This post was written by Roxanne Henkin and Deborah MacPhee on behalf of the NCTE Conference Literacies and Languages for All (LLA), formerly the Whole Language Umbrella.
As the result of the recent vote of our membership, the Whole Language Umbrella (WLU) has a new name. As we move forward as Literacies and Languages for All (LLA), our hope is that every holistic educator will find a professional home in our organization.
Literacies and Languages for All is in a stage of renewal and revitalization. Building on its foundation of holistic, meaning centered, and constructivist principles, we will integrate theories and practices of social justice; critical literacies; digital, multimodal, and biliteracies; and inquiry and project-based learning that embody the work of 21st-century educators. While we recognize that, as whole language educators, we have embraced these ideas and internalized them as part of who we are, as Literacies and Languages for All, we will make these connections more explicit to the larger community that embraces the practices that reflect these ideas.
Teachers all over are engaging in holistic practices, but do not identify with the Whole Language Umbrella. The legislation of narrowly defined research methods and scripted literacy programs over the past two decades has shifted attention away from holistic practices. Many teachers are whole language educators without identifying as such. We want these teachers to see that LLA may be the perfect professional home for them. By expanding our reach and welcoming the voices of early career educators, we will become an organization that is vital and useful within the field of literacy education in the 21st century. Such reciprocity between members and the organization will lead to substantial support and generative learning for us all.
Our new name, Literacies and Languages for All, draws on Carole Edelsky’s (2006) seminal work, including her book, With Literacy and Justice for All. We value all people and all children. We value all literacies and all languages. With the emphasis on all, we want to create safe places where all of our students can be heard, be nurtured, grow and thrive, and become productive citizens who advocate for change. We want equity for all in public schools. This name change is a step into our future. As we transform into Literacies and Languages for All, we participate in and witness our own evolution.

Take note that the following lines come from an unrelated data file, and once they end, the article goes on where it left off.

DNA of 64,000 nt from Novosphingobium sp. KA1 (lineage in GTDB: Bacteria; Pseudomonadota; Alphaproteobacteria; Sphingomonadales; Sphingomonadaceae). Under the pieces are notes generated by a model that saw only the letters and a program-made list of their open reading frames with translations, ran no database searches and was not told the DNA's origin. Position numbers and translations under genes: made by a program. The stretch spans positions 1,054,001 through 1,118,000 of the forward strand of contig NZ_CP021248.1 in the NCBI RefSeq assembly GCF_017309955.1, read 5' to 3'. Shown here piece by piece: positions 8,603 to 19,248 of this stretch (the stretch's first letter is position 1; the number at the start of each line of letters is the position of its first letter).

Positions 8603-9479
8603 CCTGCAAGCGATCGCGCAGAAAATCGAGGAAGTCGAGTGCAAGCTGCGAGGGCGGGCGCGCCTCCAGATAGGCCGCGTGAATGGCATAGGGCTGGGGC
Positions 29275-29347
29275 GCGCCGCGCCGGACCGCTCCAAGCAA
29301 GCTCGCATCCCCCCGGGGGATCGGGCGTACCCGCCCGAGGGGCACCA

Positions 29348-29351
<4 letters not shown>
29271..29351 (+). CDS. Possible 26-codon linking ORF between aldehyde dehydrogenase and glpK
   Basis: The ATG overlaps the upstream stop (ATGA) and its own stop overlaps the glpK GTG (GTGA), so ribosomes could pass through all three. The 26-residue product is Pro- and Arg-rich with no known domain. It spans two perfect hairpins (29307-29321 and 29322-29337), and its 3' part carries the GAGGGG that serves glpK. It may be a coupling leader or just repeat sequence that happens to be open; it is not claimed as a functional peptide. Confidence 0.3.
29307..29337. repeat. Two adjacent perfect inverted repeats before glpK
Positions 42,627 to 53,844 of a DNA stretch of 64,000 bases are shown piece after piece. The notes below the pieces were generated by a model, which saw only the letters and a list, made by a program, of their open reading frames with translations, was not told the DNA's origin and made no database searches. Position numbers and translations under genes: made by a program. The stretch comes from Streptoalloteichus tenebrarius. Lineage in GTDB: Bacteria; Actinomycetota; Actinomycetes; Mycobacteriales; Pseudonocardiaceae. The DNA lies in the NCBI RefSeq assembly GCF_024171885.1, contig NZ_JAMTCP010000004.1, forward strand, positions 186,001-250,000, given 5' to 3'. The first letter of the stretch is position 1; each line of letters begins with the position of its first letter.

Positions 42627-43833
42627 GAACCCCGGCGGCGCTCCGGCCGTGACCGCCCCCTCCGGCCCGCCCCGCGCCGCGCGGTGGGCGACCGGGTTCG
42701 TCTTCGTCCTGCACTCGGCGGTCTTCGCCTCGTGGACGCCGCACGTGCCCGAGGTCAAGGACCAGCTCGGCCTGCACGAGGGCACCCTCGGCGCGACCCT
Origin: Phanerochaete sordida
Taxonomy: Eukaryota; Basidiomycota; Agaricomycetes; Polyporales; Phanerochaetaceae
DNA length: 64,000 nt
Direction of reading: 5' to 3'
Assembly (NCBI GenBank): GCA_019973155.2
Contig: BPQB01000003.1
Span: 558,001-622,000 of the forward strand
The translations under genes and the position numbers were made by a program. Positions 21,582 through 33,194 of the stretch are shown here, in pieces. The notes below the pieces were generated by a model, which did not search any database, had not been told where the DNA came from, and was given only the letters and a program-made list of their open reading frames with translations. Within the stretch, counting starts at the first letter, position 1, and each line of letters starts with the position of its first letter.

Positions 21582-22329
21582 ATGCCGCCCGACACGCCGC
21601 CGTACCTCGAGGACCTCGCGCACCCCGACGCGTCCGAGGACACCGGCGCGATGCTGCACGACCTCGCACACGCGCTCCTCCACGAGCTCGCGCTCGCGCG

Moving forward, we will strive to be a space for educators who believe that ALL children deserve personally meaningful learning contexts in which their languages and cultures are valued and recognized as assets for learning; where children (not programs) are the primary informants of curriculum and instructional practices; and where teachers are positioned as experts who review current research and engage in collaborative action research as a continuous cycle of professional growth.
We want you, our membership, to be part of bringing this vision to life. Please add your vision and voice to the evolution of Literacies and Languages for All!
Roxanne Henkin is professor emeritus in the Department of Interdisciplinary Learning & Teaching at the University of Texas at San Antonio. She is President of Literacies and Languages for All (formerly Whole Language Umbrella) and also serves on the Executive Committee of the National Council of Teachers of English. Henkin was a co-editor of Voices from the Middle (2006–2011) and is the director emeritus of the San Antonio Writing Project. Email: email@example.com
Deborah MacPhee is an associate professor of literacy education at Illinois State University where she directs the Mary and Jean Borg Center for Reading and Literacy. She is currently president-elect of Literacies and Languages for All (formerly Whole Language Umbrella). MacPhee served as co-editor of Talking Points from (2013–2019) and will join the NCTE Executive Committee in November. Email: firstname.lastname@example.org